Wednesday, September 29, 2010

French 75 Jelly Shots

French 75 Jelly Shot, served in a tiny appetizer cup with champagne on the side, of course . . .

The onset of fall finds me in a state of complete denial.  As such, I am disregarding the autumnal equinox to present this year's final installment of end of summer cocktail favorites translated into cocktail jellies.  It is fitting that this last nomination hails from JSTK fan and noted gelatine expert, the dashing Mr. M, who penned the following from his gorgeous patio in the south of France:

I think this [cocktail]  may be appropriate for a range of reasons that you will no doubt remark.

The cocktail is a ‘French 75’ or just a ‘Soixante Quinze’ .

There seems to be a number of versions of its origin but I prefer the one where it was created in ‘Harry’s New York Bar’ in Paris during the first world war and named due it having a kick like a 75 mm Howitzer artillery gun, it was further popularized in the New York ’Stork Club’.

Its first appearance in a cocktail recipe book was apparently in ‘The Savoy Cocktail Book’ published in 1930 (still in print apparently) written by Harry Craddock, a famous barman, who left America during the prohibition and moved to the Savoy in London.

The recipe is Gin, Champagne, lemon juice and sugar.

So as you may recall Champagne is on my summer favourites list and is of course French and Gin is also on my summer favourites list and is predominantly English (although I believe invented in Holland and the name derives from French), and the cocktail seems to have American parentage, all rather appropriate I thought, what better way to end the summer?

Now I admit I didn’t know the history until I did a little research but I love the cocktail and found its history is rather engaging and inclusive.

Here’s a little more detail:

Bet you wish you hadn’t asked J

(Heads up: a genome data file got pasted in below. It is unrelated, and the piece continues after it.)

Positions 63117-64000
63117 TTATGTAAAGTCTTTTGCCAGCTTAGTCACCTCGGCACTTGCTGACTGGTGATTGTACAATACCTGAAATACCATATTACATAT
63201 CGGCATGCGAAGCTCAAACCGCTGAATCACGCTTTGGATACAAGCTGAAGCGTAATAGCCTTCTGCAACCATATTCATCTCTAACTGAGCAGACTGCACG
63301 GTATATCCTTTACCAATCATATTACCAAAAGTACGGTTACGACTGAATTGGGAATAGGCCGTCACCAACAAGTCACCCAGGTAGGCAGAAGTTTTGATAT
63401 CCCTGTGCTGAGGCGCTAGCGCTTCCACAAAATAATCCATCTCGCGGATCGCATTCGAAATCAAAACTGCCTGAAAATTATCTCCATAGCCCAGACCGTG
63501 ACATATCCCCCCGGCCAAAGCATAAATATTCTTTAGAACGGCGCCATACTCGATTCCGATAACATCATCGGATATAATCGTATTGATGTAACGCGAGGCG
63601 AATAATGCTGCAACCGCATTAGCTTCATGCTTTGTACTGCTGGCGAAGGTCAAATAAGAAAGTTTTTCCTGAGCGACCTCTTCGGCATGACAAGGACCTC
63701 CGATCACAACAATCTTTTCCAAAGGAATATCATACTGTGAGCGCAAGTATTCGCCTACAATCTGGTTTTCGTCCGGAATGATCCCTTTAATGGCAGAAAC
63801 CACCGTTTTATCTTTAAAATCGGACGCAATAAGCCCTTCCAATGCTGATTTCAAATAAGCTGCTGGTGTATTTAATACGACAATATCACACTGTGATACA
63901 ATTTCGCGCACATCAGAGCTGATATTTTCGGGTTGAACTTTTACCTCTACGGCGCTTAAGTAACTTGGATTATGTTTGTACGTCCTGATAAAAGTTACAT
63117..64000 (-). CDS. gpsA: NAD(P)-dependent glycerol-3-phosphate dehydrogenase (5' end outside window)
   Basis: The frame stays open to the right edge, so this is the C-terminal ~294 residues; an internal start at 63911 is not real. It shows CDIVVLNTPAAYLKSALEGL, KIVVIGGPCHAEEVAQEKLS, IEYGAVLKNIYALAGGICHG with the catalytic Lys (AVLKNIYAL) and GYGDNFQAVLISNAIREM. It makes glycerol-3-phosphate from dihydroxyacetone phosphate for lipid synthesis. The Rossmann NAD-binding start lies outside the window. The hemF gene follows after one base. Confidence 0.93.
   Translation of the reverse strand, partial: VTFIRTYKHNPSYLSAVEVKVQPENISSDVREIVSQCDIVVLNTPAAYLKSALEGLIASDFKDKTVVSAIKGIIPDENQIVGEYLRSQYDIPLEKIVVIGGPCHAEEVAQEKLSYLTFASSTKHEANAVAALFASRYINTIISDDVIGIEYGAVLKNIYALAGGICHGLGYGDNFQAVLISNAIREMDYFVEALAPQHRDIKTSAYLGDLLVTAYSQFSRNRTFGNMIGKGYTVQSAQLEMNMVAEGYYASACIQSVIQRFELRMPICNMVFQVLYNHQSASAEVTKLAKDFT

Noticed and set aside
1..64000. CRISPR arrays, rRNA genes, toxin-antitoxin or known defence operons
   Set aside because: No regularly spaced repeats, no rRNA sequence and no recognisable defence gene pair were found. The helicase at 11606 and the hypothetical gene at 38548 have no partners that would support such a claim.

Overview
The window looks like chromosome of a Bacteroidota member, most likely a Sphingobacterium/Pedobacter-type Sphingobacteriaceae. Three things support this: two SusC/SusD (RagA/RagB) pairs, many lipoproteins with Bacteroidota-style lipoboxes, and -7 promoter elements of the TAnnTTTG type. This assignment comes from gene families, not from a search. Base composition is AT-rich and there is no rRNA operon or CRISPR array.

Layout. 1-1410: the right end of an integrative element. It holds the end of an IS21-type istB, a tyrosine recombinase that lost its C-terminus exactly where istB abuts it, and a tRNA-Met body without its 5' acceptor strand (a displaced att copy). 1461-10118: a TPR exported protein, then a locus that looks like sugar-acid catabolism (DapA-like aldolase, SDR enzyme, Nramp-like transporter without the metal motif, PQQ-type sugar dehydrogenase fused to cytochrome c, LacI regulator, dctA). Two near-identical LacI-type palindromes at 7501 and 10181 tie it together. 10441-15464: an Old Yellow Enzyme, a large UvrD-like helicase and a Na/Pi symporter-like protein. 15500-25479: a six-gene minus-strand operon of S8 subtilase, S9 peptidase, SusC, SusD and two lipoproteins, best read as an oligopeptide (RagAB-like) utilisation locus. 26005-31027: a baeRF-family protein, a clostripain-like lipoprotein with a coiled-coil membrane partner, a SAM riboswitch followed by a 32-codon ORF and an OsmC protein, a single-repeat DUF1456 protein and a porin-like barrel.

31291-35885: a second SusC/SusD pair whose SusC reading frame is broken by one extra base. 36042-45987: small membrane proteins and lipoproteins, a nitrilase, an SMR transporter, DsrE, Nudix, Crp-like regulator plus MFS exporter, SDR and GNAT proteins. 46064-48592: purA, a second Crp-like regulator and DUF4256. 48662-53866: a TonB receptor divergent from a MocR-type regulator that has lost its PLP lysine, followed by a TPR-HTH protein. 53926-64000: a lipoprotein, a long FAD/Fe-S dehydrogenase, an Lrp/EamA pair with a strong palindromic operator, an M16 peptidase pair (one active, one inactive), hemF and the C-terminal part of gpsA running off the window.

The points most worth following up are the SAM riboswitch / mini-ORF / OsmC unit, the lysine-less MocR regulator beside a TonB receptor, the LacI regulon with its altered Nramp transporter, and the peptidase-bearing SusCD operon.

[signed, The Dashing Mr. M.]

Yes on all counts, Mr. M.!  The French 75 IS the perfect cocktail to end the summer, for all the reasons listed above.  Quite perfect indeed for end of summer sipping/nibbling on one's patio overlooking the Mediterranean, one's deck in Minneapolis or wherever one enjoys the the last flowers of summer amid the first changing leaves.  

Recipe follows for the jelly shot version of the French 75 (note we didn't use fresh lemon juice - a must for the liquid version of the cocktail - as it can interfere with the jelling process, and we also dialed down the gin a notch - but we replaced it with more champagne!  Wheee!).  A similar brandy version of the French 75, which is quite delightful, is included in our upcoming jelly shot recipe book (although we now readily admit that gin makes a better summer cocktail, and gin also appears to be the most historically correct).  

Enjoy!   (And thanks a million Mr. M. for your nomination . . . )



The French 75 (with gin)

Recommended Pan:  Standard Loaf Pan (approximately 8” x 4”)

  • 1/3 cup lemonade concentrate (strained to remove solids)
  • 1/3 cup water
  • 2 envelopes Knox gelatin *
  • 2/3 cup gin (Mr. M. suggests Gordons or Bombay Sapphire)
  • 2/3 cup flat champagne, prosecco or other white sparkling wine **
  • 1 tsp sugar (if desired)
  • Lemon zest garnish, if desired (we prefer these to be ribbon-y and just for looks)

Combine lemonade concentrate and water in saucepan (and sugar if using).  Sprinkle with gelatin and allow to soak for a minute or two.  Heat over very low heat, stirring constantly, until gelatin is fully dissolved (approximately 5 minutes).  Remove from heat, and stir in the gin and champagne.  Pour into pan and chill until fully set, several hours or overnight. 

To serve, cut into desired shapes.  Garnish with lemon zest.  Makes 18 to 24 shots.  

* Note: if using a flexible silicon mold, as shown above, add 1/2 envelope additional gelatin (1/2 envelope equals about a teaspoon of gelatin powder).  A slightly firmer jelly shot is easier to pop out of molds.  

** Why flat champagne?  Using flat champagne results in a cleaner looking jelly shot - otherwise the champagne foams and bubbles when poured into the pan, and can leave a foamy residue on the top of the jelly shots unless skimmed off before chilling.